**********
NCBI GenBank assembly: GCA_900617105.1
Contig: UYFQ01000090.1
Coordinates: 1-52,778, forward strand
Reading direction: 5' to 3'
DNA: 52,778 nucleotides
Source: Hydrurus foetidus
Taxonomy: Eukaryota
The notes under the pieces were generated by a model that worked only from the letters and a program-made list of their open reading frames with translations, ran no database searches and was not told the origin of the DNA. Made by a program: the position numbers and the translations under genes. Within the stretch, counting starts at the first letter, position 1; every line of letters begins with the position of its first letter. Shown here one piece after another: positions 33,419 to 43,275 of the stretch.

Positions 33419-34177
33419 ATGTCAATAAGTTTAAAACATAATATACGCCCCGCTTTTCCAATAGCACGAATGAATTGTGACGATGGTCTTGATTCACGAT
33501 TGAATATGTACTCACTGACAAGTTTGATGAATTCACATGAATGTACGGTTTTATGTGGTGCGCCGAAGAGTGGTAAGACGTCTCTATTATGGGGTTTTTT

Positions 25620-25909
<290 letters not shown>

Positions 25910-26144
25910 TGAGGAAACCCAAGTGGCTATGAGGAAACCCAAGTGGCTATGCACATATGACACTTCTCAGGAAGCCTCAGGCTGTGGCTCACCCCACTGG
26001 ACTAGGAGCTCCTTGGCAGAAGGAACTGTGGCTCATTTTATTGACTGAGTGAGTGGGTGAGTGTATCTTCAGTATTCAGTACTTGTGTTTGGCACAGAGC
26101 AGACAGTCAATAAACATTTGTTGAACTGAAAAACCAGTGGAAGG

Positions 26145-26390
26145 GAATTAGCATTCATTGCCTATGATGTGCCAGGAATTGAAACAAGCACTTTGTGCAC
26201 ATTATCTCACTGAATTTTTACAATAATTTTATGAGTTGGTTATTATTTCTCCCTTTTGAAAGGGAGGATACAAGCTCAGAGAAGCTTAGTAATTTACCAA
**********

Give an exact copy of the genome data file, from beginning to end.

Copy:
NCBI GenBank assembly: GCA_900617105.1
Contig: UYFQ01000090.1
Coordinates: 1-52,778, forward strand
Reading direction: 5' to 3'
DNA: 52,778 nucleotides
Source: Hydrurus foetidus
Taxonomy: Eukaryota
The notes under the pieces were generated by a model that worked only from the letters and a program-made list of their open reading frames with translations, ran no database searches and was not told the origin of the DNA. Made by a program: the position numbers and the translations under genes. Within the stretch, counting starts at the first letter, position 1; every line of letters begins with the position of its first letter. Shown here one piece after another: positions 33,419 to 43,275 of the stretch.

Positions 33419-34177
33419 ATGTCAATAAGTTTAAAACATAATATACGCCCCGCTTTTCCAATAGCACGAATGAATTGTGACGATGGTCTTGATTCACGAT
33501 TGAATATGTACTCACTGACAAGTTTGATGAATTCACATGAATGTACGGTTTTATGTGGTGCGCCGAAGAGTGGTAAGACGTCTCTATTATGGGGTTTTTT

Positions 25620-25909
<290 letters not shown>

Positions 25910-26144
25910 TGAGGAAACCCAAGTGGCTATGAGGAAACCCAAGTGGCTATGCACATATGACACTTCTCAGGAAGCCTCAGGCTGTGGCTCACCCCACTGG
26001 ACTAGGAGCTCCTTGGCAGAAGGAACTGTGGCTCATTTTATTGACTGAGTGAGTGGGTGAGTGTATCTTCAGTATTCAGTACTTGTGTTTGGCACAGAGC
26101 AGACAGTCAATAAACATTTGTTGAACTGAAAAACCAGTGGAAGG

Positions 26145-26390
26145 GAATTAGCATTCATTGCCTATGATGTGCCAGGAATTGAAACAAGCACTTTGTGCAC
26201 ATTATCTCACTGAATTTTTACAATAATTTTATGAGTTGGTTATTATTTCTCCCTTTTGAAAGGGAGGATACAAGCTCAGAGAAGCTTAGTAATTTACCAA